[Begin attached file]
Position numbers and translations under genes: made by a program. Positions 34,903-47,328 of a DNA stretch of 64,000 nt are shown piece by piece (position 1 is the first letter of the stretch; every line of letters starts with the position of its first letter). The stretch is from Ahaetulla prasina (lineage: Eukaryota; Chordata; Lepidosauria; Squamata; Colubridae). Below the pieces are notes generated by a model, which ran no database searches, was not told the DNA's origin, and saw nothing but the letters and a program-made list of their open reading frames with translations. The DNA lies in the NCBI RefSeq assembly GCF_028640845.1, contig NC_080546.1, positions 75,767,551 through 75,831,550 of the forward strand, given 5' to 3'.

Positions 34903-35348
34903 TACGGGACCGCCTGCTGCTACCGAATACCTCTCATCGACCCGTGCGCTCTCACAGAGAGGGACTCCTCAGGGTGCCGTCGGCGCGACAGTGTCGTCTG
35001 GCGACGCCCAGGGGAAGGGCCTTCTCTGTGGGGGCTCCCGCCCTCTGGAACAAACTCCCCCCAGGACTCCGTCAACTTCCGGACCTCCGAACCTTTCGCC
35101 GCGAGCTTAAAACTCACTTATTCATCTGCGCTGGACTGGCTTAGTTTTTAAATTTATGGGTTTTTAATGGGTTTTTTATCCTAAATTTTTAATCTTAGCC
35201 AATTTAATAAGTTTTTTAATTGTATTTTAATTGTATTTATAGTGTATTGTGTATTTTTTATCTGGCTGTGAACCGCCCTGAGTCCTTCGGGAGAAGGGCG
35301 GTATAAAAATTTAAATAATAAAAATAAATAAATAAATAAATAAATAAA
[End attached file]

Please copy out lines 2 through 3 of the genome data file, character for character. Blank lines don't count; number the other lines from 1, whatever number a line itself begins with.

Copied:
Positions 34903-35348
34903 TACGGGACCGCCTGCTGCTACCGAATACCTCTCATCGACCCGTGCGCTCTCACAGAGAGGGACTCCTCAGGGTGCCGTCGGCGCGACAGTGTCGTCTG